The monument includes an earthen burial mound, or barrow, situated in the adjoining gardens of Nos 30 and 36 Fitzwalter Road, some 200m east of the Iron Age linear boundary known as Lexden Dyke and some 1.6km west of the centre of modern Colchester.
The mound was constructed in a prominent location overlooking the valley of the River Colne to the north. It now stands to a height of about 1.5m and, having spread somewhat beyond its original, near circular plan, measures some 38m NNW to SSE by 35m. The barrow was partly excavated in 1924 by P G and H E Laver, who revealed one of the richest Iron Age burials ever discovered in Britain. The main burial was arranged in a central pit, some 8m in diameter, which may have contained a timber chamber similar to those discovered more recently to the west at Stanway. The deceased’s remains had been cremated and placed on the floor of the pit surrounded by an impressive array of domestic and personal goods; virtually all of these had been broken prior to burial, or as a result of the partial disturbance of the grave in antiquity. Amongst the grave goods were at least 17 wine jars (amphorae) imported from the Mediterranean; the copper alloy figurines of a griffin, a bear, a bull and a cupid, all of which appear to have been attached to metal vessels or items of furniture; sheet alloy and cast fittings representing a casket or chest; a chain mail tunic and under-jerkin; an iron folding stool (reminiscent of those used by Roman generals); a Bronze Age axe head (already over 1000 years old) which may have been an heirloom or cult symbol, and fragments of gold thread from articles of clothing. A particularly significant item is a silver medallion, created from a cast of a coin of the Emperor Augustus. The original coin can be dated with some accuracy to the period 18-16 BC, and thus provides the earliest possible date for the burial. The most probable date of the burial, based on modern analysis of the total assemblage, is around 15-10 BC. The elaborate contents of the grave and the unusual practice of barrow construction (largely unknown in Britain at this date) indicates a person of notable power and wealth, and it has been suggested that the individual concerned may have been Addedomaros, a king of the Trinovantes tribe who were, at that time, in control of the defended settlement surrounding modern Colchester – the oppidum of Camulodunum.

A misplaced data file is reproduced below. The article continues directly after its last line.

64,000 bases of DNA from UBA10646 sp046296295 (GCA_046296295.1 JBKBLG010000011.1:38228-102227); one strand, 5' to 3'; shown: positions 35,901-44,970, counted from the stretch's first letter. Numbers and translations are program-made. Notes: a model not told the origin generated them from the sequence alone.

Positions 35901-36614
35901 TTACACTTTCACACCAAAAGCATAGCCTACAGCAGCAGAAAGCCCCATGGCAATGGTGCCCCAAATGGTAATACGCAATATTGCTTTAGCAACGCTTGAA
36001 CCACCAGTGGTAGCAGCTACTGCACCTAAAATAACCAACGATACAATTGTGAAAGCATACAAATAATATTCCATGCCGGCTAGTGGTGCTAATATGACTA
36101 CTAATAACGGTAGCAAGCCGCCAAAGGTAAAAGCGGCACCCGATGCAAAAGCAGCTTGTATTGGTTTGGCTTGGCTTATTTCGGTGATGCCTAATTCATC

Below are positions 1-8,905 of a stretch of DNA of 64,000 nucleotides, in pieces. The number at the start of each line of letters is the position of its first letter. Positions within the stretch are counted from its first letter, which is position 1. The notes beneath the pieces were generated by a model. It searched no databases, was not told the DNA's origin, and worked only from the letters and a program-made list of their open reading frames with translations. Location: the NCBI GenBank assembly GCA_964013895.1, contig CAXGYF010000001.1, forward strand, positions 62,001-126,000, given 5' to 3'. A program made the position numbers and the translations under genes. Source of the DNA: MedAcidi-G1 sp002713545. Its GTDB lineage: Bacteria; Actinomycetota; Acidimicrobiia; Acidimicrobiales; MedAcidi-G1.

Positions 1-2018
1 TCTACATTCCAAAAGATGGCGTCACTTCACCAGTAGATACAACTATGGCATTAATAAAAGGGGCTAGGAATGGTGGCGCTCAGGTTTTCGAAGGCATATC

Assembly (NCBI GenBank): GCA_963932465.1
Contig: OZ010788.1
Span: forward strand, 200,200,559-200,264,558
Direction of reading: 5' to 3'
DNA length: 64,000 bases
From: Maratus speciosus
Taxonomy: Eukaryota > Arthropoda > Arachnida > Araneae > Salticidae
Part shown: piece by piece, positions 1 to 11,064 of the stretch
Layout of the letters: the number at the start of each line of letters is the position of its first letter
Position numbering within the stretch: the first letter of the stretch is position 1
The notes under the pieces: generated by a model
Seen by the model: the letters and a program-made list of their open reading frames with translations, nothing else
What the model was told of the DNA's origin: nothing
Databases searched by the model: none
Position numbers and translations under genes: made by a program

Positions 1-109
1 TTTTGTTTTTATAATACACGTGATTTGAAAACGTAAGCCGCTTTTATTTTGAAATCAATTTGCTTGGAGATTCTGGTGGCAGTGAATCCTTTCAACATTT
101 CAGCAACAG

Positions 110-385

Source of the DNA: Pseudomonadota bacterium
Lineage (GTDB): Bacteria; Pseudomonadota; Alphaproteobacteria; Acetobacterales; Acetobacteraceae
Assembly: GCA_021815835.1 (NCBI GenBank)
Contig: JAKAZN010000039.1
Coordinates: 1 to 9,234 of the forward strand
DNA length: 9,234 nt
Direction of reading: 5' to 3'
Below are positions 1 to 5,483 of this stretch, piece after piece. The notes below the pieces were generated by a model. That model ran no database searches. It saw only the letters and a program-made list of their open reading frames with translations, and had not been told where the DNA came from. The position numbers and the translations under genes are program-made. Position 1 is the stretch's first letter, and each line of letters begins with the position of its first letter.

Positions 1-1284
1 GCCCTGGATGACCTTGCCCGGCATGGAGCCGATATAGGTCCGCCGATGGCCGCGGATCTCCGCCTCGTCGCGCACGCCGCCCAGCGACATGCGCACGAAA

The 1924 excavation included two trenches radiating out from the centre of the mound which revealed the core to be mainly gravel overlaying a loamy soil previously stripped of turf. The excavators also recorded a ditch, 3m wide and 1.2m deep at the foot of the mound to the north east and a slightly smaller ditch (2.5m wide and 0.9m deep) to the south west. This feature may have completely encircled the barrow, although a trench placed to the west of the mound in 1973 found no evidence to support this theory.
The barrow stands within an area to the east of the Lexden Dyke which is known to have developed as a flat cemetery, or urn field, prior to the construction of the Lexden Tumulus, and to have continued or resumed this use in the period after the Roman conquest. The earliest phase of the cemetery is represented by cremation vessels dating from around 50-10 BC. The first burial to be discovered (in 1904) contained six pottery vessels and an ornate bronze mirror. Other graves, totalling some 27 urns, have since been discovered in piecemeal fashion mainly clustered to the west of St Clare Road (about 150m NNW of the Tumulus). A burial belonging to this phase was discovered directly north of the barrow in 1938 during the laying of a sewer pipe along the south side of Fitzwalter Road, and a second burial assemblage was discovered in a nearby electricity cable trench in 1973. Further burials are expected to survive within the immediate vicinity of the barrow, and a sample of this area is therefore included in the scheduling in order to protect the archaeological relationship between these two funerary practices.
All garden fences are excluded from the scheduling, although the ground beneath them is included. <1>